16. This is very interesting to me because I have pretty bad ongoing acne and I got my B12 levels tested with a blood test a while ago and the results showed that they were higher than what was considered within normal range. My doctor said it was because I have a genetic mutation that prevents B12 from being transported properly into my cells and causes excess amounts of it to be in my blood. I don’t really know what to think of this but right now I am continuing to take a multivitamin with B12 in it, while also taking Lithium Orotate to help transport the B12 into my cells, and I will be getting another blood test soon to see if there is any difference in my levels. I am hoping that my B12 will be lower next time. But now I am just wondering if I should discontinue the supplementation of it altogether to see if my acne improves…

    • I don’t think anyone can answer that question. I would stop the supplement for a while to see if it helps. Multivitamins are more or less useless anyway.

  17. Hi Seppo,

    What’s on your current supplement regimen? What supplements have you found effective that you currently take?

    • This varies from person to person. People whose acne is linked to gut issues have to take different supplements from those whose acne is linked to hormones. I personally take zinc, HCL (stomach acid) and Iberogast (a digestion helper) to help with gut issues. The only supplement I would recommend to most people with acne is zinc.

  18. Thank you for this imp. information. I have 2 questions..

    1) What was the dose of vit. B12 in the study with 10 participants ?

    2) If gut is already producing excess vit. B12 then taking probiotics a good idea Or one should check vit. B12 blood level before taking pro biotics ?

    • 1) They got 1000 mcg by injection.
      2) That point was highly speculative. Nobody knows whether taking probiotics has any effect on B12 production in the gut.

  19. Hi, how are you?

    I just saw your book on Amazon.in
    Its price is over 11 k but on Amazon.com its available at $24.95 (1675 in Indian currency)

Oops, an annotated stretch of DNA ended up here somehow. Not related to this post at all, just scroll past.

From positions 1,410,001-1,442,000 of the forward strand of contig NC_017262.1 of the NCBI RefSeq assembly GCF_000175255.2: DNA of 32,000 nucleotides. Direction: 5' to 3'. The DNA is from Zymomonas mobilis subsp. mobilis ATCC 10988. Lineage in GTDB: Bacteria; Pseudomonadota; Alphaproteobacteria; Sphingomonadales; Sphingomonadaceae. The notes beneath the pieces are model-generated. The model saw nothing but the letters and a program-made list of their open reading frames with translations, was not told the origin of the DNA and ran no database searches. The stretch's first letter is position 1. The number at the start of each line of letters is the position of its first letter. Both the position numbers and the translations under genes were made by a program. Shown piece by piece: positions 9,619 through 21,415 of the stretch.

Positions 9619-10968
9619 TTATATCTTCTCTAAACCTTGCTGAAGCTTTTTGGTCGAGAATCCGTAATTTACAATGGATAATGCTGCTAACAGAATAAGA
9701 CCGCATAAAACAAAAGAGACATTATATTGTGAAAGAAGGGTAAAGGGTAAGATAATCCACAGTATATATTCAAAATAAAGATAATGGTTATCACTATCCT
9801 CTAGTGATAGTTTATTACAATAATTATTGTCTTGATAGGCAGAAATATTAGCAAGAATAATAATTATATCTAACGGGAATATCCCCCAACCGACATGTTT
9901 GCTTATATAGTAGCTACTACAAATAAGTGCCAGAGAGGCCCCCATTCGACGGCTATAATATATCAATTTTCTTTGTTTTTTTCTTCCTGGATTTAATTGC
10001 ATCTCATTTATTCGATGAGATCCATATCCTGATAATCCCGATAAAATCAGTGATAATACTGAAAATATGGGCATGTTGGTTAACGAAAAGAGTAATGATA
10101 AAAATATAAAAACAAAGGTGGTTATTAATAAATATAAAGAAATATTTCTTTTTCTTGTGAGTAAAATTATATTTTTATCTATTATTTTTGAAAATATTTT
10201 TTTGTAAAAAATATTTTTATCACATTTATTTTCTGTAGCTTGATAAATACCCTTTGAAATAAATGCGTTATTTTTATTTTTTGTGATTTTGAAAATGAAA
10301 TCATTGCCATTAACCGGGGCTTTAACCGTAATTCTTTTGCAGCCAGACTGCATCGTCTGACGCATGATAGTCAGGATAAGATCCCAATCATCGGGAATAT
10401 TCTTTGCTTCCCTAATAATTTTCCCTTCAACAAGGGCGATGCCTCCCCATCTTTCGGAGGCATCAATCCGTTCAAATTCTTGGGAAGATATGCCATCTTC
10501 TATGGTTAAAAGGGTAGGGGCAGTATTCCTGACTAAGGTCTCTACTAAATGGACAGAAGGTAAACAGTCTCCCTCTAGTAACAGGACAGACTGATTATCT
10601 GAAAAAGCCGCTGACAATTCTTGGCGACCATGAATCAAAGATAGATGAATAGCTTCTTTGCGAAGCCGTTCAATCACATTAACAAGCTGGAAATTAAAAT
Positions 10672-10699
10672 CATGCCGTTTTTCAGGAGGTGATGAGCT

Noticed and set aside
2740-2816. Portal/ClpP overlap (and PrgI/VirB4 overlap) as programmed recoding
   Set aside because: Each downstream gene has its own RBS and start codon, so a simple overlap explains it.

Why there is so much difference ?

    • I doubt you can buy the book from Amazon anymore. I used to sell it at Amazon but stopped several years ago, since it’s not financially feasible. There are companies that re-list products at Amazon, but I doubt you can buy it anymore. I’m not selling it to anyone anymore. Plus, the book is out of date now and I transferred everything over to the membership section of my website.

  20. I’ve loved reading this. I’ve had break outs for a long time now and no matter what I do they don’t go anyway. I did bodybuilding for a while and know I was taking a Ton of b vitamins . Along with branch chain amnios everyday. Not to mention all the b12 and 6 in sugar free energy drinks that I love. I’ve pulled dairy and protein shakes. This has been the last thing I could think of. So no more bass or prework out or any other b vitamins. Wish me luck!

  21. Hey Seppo,

    I recently ordered the exposed skincare through your affiliate link – thanks for all the info you put out!

    Do you have a guide on how best to use each product? I got the expanded edition.

    Thank you,

    Steve

  22. My nutritionist had told me about this (once I’m vegan for about 2 years, now I need to supplement vitamin B12) but, as I’m acne-prone, she told me I have to be careful with the dose and start with a very few amount to test the reaction on my skin.

Leave a Comment